Can You Get a Respirator Seal With a Beard?
Respiratory protection continues to be important in hazardous environments and other specified areas. Respirators are useful in reducing exposure to certain gases and toxins that can impact the health of employees. Safety managers are often responsible for ensuring that respirators are available and used as directed. This involves meeting OSHA standards and other applicable requirements.
What do employees need to know about the use of respirators and maintenance of facial hair? Understand more about the concerns surrounding effective use of respirators as they apply to having a beard.
Can a Beard Increase Exposure?
In some environments, such as when an atmosphere is considered hazardous, a mask must be fit tested or the employee has to maintain a tight fit. An employee should not be able to break the seal created with the respirator. Employees working in an environment wherein exposure is above the Permissible Exposure Limit are generally mandated to wear a respirator. Growth of a beard may interfere with respirator’s face seal, impeding the filtering capability of face pieces.
What About When Wearing a Respirator Is Voluntary?
When employees are not required to wear a respirator and employees have an option of wearing or not wearing a respirator, an employee may be able to maintain a full beard without violation of OSHA standards. However, this applies in environments that are not deemed hazardous or require the tight fit of a respirator. Employees are permitted to have beards when using respirators in situations where the use of a respirator is voluntary.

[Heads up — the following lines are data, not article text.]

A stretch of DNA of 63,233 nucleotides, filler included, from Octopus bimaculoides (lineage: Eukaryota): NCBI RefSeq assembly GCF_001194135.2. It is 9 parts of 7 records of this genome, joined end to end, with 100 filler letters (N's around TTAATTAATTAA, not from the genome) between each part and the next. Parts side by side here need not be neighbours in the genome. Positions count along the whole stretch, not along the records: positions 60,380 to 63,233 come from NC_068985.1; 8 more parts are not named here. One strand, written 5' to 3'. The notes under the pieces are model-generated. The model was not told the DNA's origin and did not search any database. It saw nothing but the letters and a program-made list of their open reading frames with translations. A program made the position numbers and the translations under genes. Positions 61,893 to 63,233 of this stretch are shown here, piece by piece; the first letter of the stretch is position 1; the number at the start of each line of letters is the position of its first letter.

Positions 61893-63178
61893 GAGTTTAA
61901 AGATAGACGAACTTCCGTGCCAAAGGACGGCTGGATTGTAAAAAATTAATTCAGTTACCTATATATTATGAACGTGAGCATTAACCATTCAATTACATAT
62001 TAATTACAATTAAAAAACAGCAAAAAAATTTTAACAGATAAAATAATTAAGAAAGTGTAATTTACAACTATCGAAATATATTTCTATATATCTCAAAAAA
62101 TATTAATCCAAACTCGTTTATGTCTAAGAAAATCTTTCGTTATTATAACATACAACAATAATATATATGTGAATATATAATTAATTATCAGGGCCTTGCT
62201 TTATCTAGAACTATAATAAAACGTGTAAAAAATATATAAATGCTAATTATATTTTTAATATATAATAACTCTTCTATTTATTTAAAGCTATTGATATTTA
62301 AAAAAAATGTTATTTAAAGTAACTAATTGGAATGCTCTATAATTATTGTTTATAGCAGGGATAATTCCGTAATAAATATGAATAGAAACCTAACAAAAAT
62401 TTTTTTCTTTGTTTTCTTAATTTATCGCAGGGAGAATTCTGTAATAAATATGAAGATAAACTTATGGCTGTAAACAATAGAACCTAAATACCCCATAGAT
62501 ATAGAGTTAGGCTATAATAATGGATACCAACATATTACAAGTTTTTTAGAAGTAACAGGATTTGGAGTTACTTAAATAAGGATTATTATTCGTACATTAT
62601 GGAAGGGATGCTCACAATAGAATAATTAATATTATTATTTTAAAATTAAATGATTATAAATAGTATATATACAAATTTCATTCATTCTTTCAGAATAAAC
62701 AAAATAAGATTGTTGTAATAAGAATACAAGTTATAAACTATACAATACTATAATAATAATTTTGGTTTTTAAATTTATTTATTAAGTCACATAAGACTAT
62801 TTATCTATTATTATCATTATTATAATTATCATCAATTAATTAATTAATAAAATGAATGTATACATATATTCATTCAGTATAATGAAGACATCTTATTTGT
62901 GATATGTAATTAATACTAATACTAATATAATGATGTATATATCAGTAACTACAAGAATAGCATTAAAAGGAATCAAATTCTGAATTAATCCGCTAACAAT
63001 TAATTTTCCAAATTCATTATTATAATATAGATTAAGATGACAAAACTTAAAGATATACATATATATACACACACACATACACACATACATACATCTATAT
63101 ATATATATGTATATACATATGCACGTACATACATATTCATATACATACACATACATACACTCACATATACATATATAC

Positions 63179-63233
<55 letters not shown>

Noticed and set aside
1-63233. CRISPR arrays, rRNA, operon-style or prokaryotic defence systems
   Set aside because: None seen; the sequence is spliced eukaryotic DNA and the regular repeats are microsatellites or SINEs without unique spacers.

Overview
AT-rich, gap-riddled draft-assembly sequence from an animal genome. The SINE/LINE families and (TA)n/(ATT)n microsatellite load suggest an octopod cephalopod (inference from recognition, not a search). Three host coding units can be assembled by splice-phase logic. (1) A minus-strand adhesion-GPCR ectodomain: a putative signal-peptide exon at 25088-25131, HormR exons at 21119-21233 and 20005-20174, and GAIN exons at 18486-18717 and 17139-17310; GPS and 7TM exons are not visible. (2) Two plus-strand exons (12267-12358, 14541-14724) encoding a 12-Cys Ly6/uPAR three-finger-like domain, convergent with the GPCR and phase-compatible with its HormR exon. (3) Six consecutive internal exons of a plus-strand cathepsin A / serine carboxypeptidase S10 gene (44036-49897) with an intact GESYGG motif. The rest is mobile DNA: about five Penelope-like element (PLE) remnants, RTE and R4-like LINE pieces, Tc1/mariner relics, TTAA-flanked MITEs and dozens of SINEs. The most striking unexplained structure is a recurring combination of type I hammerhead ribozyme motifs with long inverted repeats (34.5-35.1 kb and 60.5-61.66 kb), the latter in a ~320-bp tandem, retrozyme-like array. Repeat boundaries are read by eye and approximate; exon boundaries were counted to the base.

What Happens When Bearded Employees Need to Wear a Respirator?
OSHA has a few letters of interpretation on this matter. While not directly coming out and banning beards on employees, statements do make it clear that when beards are allowed, they cannot hinder the respirator’s seal or valve function. This comes into play when employees are mandated to wear respirators. Employees who are allowed to wear a beard need to comply with trimming it in such a way that there is no impediment to the seal and functioning of a tight-fitting facepiece.
Can a Waiver Be Used to Exempt an Individual?
Under OSHA, an employee cannot sign a waiver in order to be exempted from stated requirements. A release or waiver is not possible for employees. That being said, when an employer is looking to accommodate a religious practice, they may have to explore respiratory protection alternatives like helmets or loose-fitting hoods.
Other Considerations to Beards and Respirators
Qualitative fit testing details are available on the OSHA website. However, quantitative measures may also need to be considered. According to NIOSH requirements, facial hair is not permitted when it interferes with the facepiece’s seal. A worker can pass the PortaCount on a single day, but can still present a risk of breaking the seal that would be seen as unacceptable. Employers accommodating the beard of an employee with a respirator alternative like a hood will incur additional costs. Some sources believe that facial hair should not be permitted with a full facepiece, independent of any fit-test results. These are a few factors employers will need to consider as they determine how to best provide respiratory protection while complying with all applicable requirements.